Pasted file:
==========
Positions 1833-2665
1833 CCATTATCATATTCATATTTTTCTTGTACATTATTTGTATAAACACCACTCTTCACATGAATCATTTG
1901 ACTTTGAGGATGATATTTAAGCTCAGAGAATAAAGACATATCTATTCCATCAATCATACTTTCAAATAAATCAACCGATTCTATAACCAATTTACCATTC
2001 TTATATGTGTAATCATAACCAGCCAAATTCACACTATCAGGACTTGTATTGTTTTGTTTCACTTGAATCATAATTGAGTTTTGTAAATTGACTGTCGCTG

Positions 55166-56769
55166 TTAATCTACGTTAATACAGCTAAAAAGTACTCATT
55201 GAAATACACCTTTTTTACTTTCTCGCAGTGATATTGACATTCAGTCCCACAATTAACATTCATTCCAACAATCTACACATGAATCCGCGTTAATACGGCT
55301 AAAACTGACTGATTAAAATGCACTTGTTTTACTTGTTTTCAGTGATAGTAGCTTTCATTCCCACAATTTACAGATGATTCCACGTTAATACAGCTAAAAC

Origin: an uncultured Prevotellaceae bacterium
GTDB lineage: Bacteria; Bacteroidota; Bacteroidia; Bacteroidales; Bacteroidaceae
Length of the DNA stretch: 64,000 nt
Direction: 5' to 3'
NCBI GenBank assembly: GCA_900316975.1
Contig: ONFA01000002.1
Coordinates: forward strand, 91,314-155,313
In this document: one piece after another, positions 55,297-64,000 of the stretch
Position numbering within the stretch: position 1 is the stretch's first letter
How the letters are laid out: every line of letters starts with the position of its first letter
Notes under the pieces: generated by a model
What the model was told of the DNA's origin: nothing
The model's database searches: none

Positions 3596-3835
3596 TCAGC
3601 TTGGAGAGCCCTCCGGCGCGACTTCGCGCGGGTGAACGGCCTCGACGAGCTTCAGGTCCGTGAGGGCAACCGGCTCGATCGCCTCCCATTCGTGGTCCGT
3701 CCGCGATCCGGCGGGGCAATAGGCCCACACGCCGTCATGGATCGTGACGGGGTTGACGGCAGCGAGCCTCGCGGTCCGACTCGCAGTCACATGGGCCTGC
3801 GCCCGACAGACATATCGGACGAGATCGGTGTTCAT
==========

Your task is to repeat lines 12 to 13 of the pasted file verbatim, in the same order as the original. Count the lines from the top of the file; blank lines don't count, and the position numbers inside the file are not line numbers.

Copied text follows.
Direction: 5' to 3'
NCBI GenBank assembly: GCA_900316975.1